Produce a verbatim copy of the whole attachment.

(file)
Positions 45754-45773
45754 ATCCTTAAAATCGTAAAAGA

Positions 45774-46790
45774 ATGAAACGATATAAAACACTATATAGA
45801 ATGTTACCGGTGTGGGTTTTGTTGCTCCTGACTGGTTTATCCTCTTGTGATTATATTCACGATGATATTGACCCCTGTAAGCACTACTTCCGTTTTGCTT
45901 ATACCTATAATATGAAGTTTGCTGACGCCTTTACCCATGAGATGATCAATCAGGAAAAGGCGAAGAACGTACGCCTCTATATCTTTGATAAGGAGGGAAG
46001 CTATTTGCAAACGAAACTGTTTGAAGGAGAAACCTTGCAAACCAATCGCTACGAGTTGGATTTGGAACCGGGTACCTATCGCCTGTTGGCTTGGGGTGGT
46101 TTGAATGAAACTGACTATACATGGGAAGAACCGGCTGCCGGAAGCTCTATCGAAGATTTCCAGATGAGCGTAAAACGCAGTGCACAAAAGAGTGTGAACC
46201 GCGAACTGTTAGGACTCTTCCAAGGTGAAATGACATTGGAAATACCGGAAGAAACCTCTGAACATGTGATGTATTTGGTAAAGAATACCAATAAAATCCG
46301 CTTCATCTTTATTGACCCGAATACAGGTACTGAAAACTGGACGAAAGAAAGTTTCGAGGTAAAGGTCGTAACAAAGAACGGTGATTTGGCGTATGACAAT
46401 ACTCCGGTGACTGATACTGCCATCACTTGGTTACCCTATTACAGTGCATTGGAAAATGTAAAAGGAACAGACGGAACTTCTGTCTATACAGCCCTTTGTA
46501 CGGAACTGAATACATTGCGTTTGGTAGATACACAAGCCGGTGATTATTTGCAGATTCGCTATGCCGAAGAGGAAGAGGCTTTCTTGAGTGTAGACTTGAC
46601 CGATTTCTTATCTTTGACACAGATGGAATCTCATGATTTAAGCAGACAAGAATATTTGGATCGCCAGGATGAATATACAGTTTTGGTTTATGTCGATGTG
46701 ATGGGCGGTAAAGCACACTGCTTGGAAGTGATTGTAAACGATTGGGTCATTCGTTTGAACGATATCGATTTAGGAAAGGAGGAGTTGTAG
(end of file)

Positions 45754-45773
45754 ATCCTTAAAATCGTAAAAGA

Positions 45774-46790
45774 ATGAAACGATATAAAACACTATATAGA
45801 ATGTTACCGGTGTGGGTTTTGTTGCTCCTGACTGGTTTATCCTCTTGTGATTATATTCACGATGATATTGACCCCTGTAAGCACTACTTCCGTTTTGCTT
45901 ATACCTATAATATGAAGTTTGCTGACGCCTTTACCCATGAGATGATCAATCAGGAAAAGGCGAAGAACGTACGCCTCTATATCTTTGATAAGGAGGGAAG
46001 CTATTTGCAAACGAAACTGTTTGAAGGAGAAACCTTGCAAACCAATCGCTACGAGTTGGATTTGGAACCGGGTACCTATCGCCTGTTGGCTTGGGGTGGT
46101 TTGAATGAAACTGACTATACATGGGAAGAACCGGCTGCCGGAAGCTCTATCGAAGATTTCCAGATGAGCGTAAAACGCAGTGCACAAAAGAGTGTGAACC
46201 GCGAACTGTTAGGACTCTTCCAAGGTGAAATGACATTGGAAATACCGGAAGAAACCTCTGAACATGTGATGTATTTGGTAAAGAATACCAATAAAATCCG
46301 CTTCATCTTTATTGACCCGAATACAGGTACTGAAAACTGGACGAAAGAAAGTTTCGAGGTAAAGGTCGTAACAAAGAACGGTGATTTGGCGTATGACAAT
46401 ACTCCGGTGACTGATACTGCCATCACTTGGTTACCCTATTACAGTGCATTGGAAAATGTAAAAGGAACAGACGGAACTTCTGTCTATACAGCCCTTTGTA
46501 CGGAACTGAATACATTGCGTTTGGTAGATACACAAGCCGGTGATTATTTGCAGATTCGCTATGCCGAAGAGGAAGAGGCTTTCTTGAGTGTAGACTTGAC
46601 CGATTTCTTATCTTTGACACAGATGGAATCTCATGATTTAAGCAGACAAGAATATTTGGATCGCCAGGATGAATATACAGTTTTGGTTTATGTCGATGTG
46701 ATGGGCGGTAAAGCACACTGCTTGGAAGTGATTGTAAACGATTGGGTCATTCGTTTGAACGATATCGATTTAGGAAAGGAGGAGTTGTAG